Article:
Quick! Name one good reason to use a computer running DJ software instead of just toting along some USB sticks to play on a CDJ! Well – one answer is, maybe your DJ set involves more than just mixing two decks. And with Ableton Link support, Serato is the first DJ software to open up to easy, peer-to-peer sync. It could change how you play.
One, two, three – Roland has finally made the 303 bassline, 909 drum machine, and VP-330 vocoder that so many people wanted. They’re small, they’re really affordable ($349-399), and they’ve got modern features. But after decades of remakes that strayed from the very things that made people love the originals, at last Roland has learned from their own legacy. So, let’s talk about what’s new and what, mercifully, isn’t.
Now, with the embargo lifted on new Roland gear, brace yourself for a lot of discussion. On some level, any comparison of a $349-$399 new gadget to anything before it is a bit silly – when original 909s start selling for three figures, let us know. And I think starting with a direct comparison misses the point: the TR-909 and TB-303 sound terrific, and you’re unlikely to record or play either totally dry. (Classic records, uh, used processing too, ya know?) Relax and go enjoy a great drum machine and bassline.
What do you get when you combine Roland and Serato? Well, a little bit of everything, it turns out. The flagship DJ-808 is a monster mixer controller sampler step sequencer audio interface drum machine vocoder. (Whew!) Some of its functionality is provided in the hardware itself; some is a control interface to Serato software on a computer. But together, you get a device that is perhaps the most ambitious all-in-one DJ gizmo yet.
These days, various combinations of faders and touch sensors and grids of pads and buttons and encoders and knobs appear with cyclic regularity. We’re past the point of inventing the automobile – we’re down to tuning particular cars for particular tasks. But what do you want to use if you’re really playing live? Maschine Jam is a combination of software and hardware that focuses on that scenario. We’ve met with the team that built it at Native Instruments and have our own unit in now to test, so here are some first impressions.
Make an interface simpler, and you might push your musical expression further. That’s the realization you have using fluXpad, a new drawing app. It’s not that it’s a dumbed-down rendition of other tools. It’s that doodling with sounds is a totally different experience than the point-and-click fine editing you might be used to.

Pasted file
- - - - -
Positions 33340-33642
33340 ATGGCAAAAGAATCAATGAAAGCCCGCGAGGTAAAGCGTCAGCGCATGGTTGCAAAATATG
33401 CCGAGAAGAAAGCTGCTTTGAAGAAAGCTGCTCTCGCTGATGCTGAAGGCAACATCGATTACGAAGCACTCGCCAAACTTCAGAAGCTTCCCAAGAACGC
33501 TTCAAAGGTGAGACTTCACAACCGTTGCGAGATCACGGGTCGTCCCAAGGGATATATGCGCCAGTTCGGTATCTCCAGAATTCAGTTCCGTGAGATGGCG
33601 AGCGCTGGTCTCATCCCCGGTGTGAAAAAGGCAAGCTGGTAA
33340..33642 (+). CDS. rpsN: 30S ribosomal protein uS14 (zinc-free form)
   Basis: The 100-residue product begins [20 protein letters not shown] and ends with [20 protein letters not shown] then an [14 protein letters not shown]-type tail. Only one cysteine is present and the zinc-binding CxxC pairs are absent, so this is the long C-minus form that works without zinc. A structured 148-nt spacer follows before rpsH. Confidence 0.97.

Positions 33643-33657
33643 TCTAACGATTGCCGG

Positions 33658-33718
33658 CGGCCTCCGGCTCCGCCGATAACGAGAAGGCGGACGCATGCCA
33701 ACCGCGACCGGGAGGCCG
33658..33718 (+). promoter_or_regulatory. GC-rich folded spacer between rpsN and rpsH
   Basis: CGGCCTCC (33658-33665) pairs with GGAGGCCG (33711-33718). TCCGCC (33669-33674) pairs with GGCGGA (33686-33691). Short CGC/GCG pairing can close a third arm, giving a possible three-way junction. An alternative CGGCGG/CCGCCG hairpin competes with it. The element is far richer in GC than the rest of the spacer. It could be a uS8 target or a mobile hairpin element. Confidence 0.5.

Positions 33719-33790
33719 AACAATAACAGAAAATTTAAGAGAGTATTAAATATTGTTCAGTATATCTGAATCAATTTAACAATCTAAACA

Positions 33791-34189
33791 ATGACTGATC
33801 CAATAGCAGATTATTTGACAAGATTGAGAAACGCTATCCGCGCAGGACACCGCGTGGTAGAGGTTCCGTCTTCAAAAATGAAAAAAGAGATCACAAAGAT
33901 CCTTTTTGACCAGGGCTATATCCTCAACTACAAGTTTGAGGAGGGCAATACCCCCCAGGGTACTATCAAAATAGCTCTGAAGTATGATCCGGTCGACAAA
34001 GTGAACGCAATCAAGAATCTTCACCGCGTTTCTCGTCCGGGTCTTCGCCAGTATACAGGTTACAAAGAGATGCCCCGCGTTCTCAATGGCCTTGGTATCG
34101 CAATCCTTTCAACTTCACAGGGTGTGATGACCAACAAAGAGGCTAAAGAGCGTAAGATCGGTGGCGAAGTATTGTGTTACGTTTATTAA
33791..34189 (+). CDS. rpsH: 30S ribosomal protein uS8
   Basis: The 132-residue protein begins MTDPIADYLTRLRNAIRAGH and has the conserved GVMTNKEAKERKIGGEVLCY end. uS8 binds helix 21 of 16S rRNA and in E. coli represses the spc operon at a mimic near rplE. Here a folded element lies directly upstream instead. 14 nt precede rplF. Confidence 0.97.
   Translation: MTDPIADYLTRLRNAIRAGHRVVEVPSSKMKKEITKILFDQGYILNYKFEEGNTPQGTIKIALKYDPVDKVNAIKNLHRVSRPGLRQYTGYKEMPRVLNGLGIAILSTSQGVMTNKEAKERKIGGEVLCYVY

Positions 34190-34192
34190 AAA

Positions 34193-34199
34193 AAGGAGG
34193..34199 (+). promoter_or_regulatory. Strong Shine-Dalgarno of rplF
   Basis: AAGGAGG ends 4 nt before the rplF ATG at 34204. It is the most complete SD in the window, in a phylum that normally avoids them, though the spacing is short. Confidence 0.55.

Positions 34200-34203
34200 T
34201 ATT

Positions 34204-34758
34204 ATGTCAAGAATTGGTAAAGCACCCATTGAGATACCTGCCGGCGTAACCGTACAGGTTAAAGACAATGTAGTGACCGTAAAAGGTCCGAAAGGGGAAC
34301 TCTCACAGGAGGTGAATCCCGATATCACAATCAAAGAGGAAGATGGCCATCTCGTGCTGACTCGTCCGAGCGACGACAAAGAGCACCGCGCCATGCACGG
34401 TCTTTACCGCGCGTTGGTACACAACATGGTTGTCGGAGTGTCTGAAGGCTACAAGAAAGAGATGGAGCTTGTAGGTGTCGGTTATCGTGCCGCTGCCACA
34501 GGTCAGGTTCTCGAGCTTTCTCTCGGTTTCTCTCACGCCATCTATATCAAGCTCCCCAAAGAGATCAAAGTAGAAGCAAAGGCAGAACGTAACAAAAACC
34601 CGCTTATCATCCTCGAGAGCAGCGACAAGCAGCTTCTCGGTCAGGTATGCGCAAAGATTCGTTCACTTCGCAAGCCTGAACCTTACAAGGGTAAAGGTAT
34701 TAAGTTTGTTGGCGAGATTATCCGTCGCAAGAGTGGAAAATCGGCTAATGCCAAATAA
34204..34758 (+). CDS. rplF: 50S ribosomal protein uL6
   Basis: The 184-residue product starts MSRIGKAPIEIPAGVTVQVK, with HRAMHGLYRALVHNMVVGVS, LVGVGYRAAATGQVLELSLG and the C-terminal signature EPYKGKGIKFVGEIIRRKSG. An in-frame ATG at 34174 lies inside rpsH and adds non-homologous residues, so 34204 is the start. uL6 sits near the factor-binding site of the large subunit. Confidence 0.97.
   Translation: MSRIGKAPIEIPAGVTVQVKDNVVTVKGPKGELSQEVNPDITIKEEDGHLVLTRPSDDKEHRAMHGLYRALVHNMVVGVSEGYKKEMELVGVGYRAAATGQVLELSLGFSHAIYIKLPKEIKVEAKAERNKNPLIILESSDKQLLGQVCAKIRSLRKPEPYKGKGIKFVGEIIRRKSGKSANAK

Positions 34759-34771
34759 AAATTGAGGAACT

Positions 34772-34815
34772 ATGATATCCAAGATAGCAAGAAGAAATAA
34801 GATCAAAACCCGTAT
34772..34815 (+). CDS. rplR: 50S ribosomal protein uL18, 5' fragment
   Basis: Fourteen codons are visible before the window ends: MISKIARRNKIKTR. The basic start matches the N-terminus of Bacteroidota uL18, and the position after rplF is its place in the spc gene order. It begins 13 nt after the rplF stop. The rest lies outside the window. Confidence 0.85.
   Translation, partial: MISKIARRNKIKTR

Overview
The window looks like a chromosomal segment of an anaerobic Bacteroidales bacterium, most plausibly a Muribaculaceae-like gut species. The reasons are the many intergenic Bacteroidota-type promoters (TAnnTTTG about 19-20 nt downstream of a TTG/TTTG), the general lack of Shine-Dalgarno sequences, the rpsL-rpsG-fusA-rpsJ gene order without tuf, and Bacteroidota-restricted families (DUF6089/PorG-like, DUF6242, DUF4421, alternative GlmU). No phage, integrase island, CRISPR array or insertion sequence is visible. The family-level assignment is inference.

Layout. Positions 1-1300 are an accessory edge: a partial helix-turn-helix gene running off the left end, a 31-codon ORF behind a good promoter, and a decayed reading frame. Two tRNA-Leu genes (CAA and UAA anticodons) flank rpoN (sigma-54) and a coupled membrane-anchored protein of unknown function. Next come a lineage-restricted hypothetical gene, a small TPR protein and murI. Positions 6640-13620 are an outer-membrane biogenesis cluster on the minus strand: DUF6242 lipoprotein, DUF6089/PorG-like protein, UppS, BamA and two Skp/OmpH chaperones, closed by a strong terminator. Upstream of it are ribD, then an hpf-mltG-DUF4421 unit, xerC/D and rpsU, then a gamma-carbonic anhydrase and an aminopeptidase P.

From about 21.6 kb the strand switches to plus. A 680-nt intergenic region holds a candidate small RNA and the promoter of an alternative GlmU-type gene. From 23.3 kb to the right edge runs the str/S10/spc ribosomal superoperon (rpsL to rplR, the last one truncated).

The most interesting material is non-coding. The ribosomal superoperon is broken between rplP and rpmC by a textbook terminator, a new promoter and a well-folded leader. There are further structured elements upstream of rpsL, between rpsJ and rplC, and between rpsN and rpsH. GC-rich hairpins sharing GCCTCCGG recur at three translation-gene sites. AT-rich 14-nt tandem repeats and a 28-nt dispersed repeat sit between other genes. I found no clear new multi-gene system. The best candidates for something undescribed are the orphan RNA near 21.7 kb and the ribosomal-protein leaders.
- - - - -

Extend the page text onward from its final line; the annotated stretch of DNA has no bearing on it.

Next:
It’s tiny. It’s battery powered. It costs just over US$300 street. But Novation’s Circuit sample/drum/synth groovebox has been squeezing in a whole lot of functionality that makes it into a really serious tool, great for starting ideas or jamming or playing live. And we’ve been testing the latest build, version 1.3, for some days now. It’s available to everyone free right now, and it adds some significant changes that make this tool more flexible than ever. Let’s have a look.
We’ve reached the mature age of music apps. You’re likely to use fewer of them, and the landscape is saturated with the most popular ideas. It’s also clear that iPad, not Android, is the viable tablet platform. But the few apps that are left standing as serious music tools are better than ever. They’re easier to integrate with your computer and standalone hardware, and they feel more like instruments and less like toys. They walk some line between making music production more accessible to beginners, and offering refreshing simplicity to people who are mixing them with other gear. And Skram, …
If a DJ mixer could be anything you wanted, what would it be? That question isn’t actually that easy to answer. DJ mixers have a fairly defined set of functions, and not a lot of obvious room for variation. They have become more or less a commodity product as a result. And even as we’ve seen high-end mixers, those have tended to be simply a spendier version of the same commodity. So, maybe the news that Richie Hawtin was working on a new mixer, teased out over the past few months, didn’t interest you at first. But, having had a …
If it feels at times like everything has been done in sound synthesis, every new sound uncovered, then look to physical modeling for a way forward. This collection of techniques simulates the way sound is produced by acoustic objects. Applied Acoustics Systems (AAS) of Montreal has been one of the leaders in that field – and they’ve got a new product out that might be the friendliest offering in this field yet.